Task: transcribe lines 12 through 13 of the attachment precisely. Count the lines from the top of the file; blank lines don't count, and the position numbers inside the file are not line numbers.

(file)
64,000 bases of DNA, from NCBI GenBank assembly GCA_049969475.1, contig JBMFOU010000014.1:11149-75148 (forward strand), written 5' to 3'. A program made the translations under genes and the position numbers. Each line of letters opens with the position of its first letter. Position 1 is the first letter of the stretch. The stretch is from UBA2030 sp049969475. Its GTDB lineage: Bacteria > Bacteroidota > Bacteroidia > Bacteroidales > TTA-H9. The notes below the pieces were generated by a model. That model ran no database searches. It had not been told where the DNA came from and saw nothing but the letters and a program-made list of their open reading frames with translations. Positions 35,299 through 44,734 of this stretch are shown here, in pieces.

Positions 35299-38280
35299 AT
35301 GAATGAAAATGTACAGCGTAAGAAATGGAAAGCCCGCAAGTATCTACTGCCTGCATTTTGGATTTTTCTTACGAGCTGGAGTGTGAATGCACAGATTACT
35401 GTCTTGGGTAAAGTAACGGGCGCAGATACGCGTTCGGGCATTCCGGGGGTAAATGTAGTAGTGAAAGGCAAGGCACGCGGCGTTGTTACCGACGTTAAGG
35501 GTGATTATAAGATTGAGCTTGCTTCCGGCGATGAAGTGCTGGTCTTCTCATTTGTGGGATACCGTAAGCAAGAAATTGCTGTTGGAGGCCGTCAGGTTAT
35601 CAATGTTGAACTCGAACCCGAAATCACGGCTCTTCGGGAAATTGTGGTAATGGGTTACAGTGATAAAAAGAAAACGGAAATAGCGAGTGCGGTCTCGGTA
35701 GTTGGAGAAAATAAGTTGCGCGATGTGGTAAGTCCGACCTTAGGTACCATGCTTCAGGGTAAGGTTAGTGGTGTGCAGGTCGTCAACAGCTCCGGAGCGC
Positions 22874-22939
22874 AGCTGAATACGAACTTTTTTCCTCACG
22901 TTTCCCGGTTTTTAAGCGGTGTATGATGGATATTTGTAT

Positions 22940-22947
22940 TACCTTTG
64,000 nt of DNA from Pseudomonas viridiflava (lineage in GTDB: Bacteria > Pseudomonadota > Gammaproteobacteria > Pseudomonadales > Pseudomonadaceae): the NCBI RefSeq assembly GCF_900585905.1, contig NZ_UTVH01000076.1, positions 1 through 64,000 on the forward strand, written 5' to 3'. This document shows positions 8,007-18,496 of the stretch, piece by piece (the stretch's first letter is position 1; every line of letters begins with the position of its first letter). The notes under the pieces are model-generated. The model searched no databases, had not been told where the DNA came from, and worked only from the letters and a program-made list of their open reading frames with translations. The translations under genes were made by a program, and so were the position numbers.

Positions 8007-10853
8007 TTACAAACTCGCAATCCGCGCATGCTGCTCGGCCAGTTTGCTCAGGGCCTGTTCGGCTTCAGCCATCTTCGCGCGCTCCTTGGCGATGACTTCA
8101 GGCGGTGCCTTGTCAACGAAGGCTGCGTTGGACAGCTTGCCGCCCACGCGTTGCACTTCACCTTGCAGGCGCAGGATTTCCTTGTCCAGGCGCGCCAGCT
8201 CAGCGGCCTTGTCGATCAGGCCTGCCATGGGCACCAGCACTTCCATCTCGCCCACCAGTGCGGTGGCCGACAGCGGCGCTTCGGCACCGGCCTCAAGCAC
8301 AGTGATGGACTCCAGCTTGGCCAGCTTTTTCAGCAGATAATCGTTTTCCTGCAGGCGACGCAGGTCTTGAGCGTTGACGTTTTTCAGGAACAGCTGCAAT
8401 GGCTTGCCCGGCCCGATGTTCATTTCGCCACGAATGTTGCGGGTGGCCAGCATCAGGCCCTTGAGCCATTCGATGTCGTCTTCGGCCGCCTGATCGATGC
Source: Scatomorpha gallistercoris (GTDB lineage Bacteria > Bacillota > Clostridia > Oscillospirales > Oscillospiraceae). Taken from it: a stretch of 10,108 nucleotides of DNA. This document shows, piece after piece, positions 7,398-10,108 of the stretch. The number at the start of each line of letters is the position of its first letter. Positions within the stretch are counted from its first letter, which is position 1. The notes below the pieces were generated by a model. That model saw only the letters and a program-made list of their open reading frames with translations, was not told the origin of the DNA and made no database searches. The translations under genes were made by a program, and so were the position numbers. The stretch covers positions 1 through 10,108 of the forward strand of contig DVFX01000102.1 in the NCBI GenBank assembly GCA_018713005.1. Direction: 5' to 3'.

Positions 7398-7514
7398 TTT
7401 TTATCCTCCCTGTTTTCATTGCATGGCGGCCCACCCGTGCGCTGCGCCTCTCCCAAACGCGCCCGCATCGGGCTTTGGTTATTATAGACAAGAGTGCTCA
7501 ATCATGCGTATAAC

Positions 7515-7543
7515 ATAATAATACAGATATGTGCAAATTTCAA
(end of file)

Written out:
Positions 22940-22947
22940 TACCTTTG